Certainly, Francis feels the weight on his shoulders more profoundly than before Trump was elected.
His homily at the Midnight Mass in the Vatican broadcast in the wee hours of Christmas morning this week was overflowing with counter-references against the core of what Trump, or the oligarchic Trump-Putin Axis, stands for.
The world was so graced and enhanced by the occasion when Pope Francis and President Obama met for the first time in September 2015 at the White House. Obama welcomed not just the Pope as a person, but the Pope’s “call to put ‘the least of these’ at the center of our concerns.”
That is, our measure as a society “is not determined by wealth or power or station or celebrity, but by how well we hew to Scripture’s call to lift up the poor and the marginalized, to stand up for justice and against inequality, and to ensure that every human being is able to live in dignity because we are all made in the image of God.”
Pope Francis’ Christmas homily this week harkened back to those sentiments, transcending the most recent two and a portion years, when the Trump thuggery prevailed in the Republican primaries and, despite a minority of votes in the election 13 months ago and through 11 months of presidential rule in the U.S.
How our skies darkened almost the day after that Obama-Francis meeting, and now they’ve hastily worsened in a devil’s revelry of degeneracy, selfishness, greed, hate, duplicity and gross mendacity from then on.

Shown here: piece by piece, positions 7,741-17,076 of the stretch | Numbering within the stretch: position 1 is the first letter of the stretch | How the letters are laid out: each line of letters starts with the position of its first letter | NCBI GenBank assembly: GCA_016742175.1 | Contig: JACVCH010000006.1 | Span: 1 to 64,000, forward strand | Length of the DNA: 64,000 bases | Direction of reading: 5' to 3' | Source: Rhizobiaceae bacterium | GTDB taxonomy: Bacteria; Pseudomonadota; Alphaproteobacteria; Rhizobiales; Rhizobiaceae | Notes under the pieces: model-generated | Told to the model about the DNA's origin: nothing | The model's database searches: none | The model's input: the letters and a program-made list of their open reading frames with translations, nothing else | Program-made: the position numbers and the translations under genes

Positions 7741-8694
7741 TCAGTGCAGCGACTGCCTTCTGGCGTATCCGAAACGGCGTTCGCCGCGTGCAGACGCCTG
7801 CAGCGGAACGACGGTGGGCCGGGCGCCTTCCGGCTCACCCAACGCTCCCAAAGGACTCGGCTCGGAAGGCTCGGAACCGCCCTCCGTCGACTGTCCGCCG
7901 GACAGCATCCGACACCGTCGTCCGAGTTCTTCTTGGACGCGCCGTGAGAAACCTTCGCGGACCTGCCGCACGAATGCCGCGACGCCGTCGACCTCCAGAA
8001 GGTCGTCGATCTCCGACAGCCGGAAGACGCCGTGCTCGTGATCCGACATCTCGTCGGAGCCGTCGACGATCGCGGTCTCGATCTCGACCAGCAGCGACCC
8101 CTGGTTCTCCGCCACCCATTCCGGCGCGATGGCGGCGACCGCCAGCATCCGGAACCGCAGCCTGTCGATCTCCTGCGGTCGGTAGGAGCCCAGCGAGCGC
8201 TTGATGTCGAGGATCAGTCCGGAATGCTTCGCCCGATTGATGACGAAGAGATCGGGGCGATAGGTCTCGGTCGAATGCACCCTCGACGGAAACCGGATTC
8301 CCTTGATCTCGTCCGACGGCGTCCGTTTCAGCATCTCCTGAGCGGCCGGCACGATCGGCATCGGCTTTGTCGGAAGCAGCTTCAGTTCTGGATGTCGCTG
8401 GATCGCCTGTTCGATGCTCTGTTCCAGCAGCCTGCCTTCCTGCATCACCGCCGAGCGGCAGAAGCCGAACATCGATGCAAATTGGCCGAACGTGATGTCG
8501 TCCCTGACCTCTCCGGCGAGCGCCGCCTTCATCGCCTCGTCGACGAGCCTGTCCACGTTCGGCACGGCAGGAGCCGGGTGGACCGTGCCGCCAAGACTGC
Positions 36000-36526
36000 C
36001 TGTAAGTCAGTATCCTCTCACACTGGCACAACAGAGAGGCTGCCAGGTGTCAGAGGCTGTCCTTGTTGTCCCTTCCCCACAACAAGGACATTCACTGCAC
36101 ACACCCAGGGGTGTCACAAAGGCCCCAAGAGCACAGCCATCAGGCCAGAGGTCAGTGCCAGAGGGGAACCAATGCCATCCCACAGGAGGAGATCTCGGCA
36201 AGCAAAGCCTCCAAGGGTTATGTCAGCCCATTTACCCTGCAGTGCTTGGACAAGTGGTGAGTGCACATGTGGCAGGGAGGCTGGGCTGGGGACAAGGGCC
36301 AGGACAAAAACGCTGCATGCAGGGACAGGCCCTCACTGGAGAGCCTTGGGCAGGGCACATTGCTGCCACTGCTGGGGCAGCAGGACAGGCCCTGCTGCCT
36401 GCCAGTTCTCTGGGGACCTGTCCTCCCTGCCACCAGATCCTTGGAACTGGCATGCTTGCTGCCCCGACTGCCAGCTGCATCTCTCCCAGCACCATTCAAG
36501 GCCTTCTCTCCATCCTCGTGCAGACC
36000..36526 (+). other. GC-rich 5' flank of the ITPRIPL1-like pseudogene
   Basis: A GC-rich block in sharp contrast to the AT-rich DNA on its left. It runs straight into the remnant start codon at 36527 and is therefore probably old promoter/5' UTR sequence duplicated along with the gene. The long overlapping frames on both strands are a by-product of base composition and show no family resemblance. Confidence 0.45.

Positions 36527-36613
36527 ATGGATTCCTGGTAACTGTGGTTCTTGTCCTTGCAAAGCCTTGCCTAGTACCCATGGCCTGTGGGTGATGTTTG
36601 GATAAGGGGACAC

The Pope used his Christmas words this week to hold up “the Light of the world,” in a child who was carried by his parents, forced to set out from their home with “their steps weighed down by the uncertainties and dangers that attend those who have to leave their home behind.”
To make his point even clearer, he said:
“We see the tracks of entire families forced to set out in our own day. We see the tracks of millions of persons who do not choose to go away but, driven from their land, leave behind their dear ones…this departure that can only have one name: survival. Surviving the Herods of today who, to impose their power and increase their wealth, see no problem in shedding innocent blood.”
Francis called us “to make space for a new social imagination, and not to be afraid of experiencing new forms of relationship in which none have to feel that there is not room for them on this earth. Christmas is a time for turning the power of fear into the power of charity, into power for a new imagination of charity.”
“In the Child of Bethlehem, God comes to meet us and make us active sharers in the life around us.”
“He offers himself to us, so that we can take him into our arms, lift him and embrace him. So that in him we will not be afraid to take into our arms, raise up and embrace the thirsty, the stranger, the naked, the sick, the imprisoned…”
“In this Child, God invites us to be messengers of hope. He invites us to become the sentinels for all those bowed down by the despair born of encountering so many closed doors.”
“Shake us from our indifference and open our eyes to those who are suffering,” Francis petitioned. “May your tenderness awaken our sensitivity and recognize our call to see you in all those who arrive in our cities, in our histories, in our lives. May your revolutionary tenderness persuade us to feel our call to be agents of the hope and tenderness of our people.”
With a record 65.3 million refugees, asylum-seekers and internally displaced people in the world, as the United Nations’ High Commissioner for Refugees reported this week, Pope Francis’ words could not be more poignant.
And sadly, in no greater contrast to the hateful posture of the U.S.’s current president and those whose prejudices he’s exploited for his rule.
Nicholas Benton may be emailed at email@example.com.